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Tuesday, 28 September 2010


We spent an interesting day in Pompeii wandering around the ruins. It was a hot languid day and we took our time, drinking frequently from water bottles that we took with us. The photograph above is of one of the victims of the eruption of 79AD which buried the city in ash. In the eruption Pliny the Elder died while attempting to rescue inhabitants, as admiral of the Imperial Fleet. His nephew Pliny the Younger wrote one contemporary account of the event.

During early excavations of the site, occasional voids in the ash layer had been found that contained human remains. It was Fiorelli who realized these were spaces left by the decomposed bodies and so devised the technique of injecting plaster into them to perfectly recreate the forms of Vesuvius’s victims. What resulted were highly accurate and eerie forms of the doomed Pompeiani who failed to escape, in their last moment of life, with the expression of terror often quite clearly visible. This technique is still in use today, with a clear resin now used instead of plaster because it is more durable, and does not destroy the bones, allowing further analysis.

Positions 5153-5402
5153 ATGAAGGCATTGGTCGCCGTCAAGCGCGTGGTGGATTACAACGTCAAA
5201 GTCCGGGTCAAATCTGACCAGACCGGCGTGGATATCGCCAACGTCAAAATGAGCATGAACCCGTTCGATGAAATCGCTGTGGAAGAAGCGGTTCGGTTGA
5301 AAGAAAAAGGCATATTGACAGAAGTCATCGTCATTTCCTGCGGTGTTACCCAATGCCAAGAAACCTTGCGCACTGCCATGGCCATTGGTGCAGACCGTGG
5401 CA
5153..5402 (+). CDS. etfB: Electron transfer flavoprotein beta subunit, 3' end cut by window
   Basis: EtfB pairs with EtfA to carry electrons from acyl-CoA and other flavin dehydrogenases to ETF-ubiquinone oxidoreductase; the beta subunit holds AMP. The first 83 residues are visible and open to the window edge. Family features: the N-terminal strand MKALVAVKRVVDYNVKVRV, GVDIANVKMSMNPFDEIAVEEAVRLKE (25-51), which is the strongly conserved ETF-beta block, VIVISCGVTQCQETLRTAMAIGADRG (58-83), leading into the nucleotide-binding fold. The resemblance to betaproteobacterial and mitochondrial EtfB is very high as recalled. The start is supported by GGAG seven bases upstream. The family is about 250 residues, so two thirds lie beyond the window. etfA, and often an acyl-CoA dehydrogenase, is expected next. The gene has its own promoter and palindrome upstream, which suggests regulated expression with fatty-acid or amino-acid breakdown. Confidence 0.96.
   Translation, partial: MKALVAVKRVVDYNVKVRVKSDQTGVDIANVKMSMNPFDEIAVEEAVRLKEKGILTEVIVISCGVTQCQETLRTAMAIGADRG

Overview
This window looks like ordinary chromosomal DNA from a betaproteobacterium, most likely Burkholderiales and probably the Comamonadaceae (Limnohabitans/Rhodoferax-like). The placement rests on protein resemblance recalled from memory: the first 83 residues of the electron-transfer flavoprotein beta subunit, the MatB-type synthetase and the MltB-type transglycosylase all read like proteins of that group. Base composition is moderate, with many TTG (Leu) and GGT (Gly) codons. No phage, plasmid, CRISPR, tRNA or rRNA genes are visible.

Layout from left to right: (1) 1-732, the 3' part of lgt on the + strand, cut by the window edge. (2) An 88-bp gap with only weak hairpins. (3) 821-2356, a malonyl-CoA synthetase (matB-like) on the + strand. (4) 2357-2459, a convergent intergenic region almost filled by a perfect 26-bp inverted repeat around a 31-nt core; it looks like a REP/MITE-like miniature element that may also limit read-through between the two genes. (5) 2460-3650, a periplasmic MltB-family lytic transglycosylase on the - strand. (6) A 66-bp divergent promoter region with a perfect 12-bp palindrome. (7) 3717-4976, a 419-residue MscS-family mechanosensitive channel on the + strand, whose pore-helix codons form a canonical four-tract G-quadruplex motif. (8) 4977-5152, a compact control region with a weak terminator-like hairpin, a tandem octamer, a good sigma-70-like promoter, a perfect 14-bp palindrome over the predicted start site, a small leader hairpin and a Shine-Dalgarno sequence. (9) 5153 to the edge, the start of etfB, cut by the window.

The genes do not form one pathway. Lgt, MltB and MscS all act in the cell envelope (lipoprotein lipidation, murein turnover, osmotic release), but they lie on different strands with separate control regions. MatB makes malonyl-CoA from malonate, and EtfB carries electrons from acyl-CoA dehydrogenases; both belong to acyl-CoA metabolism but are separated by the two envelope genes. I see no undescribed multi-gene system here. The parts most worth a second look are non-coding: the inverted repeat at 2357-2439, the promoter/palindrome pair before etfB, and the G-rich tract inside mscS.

Fiorelli, refers to Giuseppe Fiorelli the fifth or sixth leader of the excavations.  Even animal remains were found, and the cast below is of a dog that archaeologists believe was chained outside the house of Vesonius Primus, a Pompeiian fuller.


Some of the houses at Pompeii have a mosaic of a dog at the entrance, and the words cave canem, or beware of the dog in Latin.


Parts of the ruins have been “restored” at some time in the past (see above) and there were announcements of impending restorations in other places, but I still got the impression that the ruins had been somewhat neglected over the past century and a half.

Posted by bigblue on 28/09/2010 at 08:08 AM
Filed under: EuropeItaly • (0) CommentsPermalinkBookmark or Share

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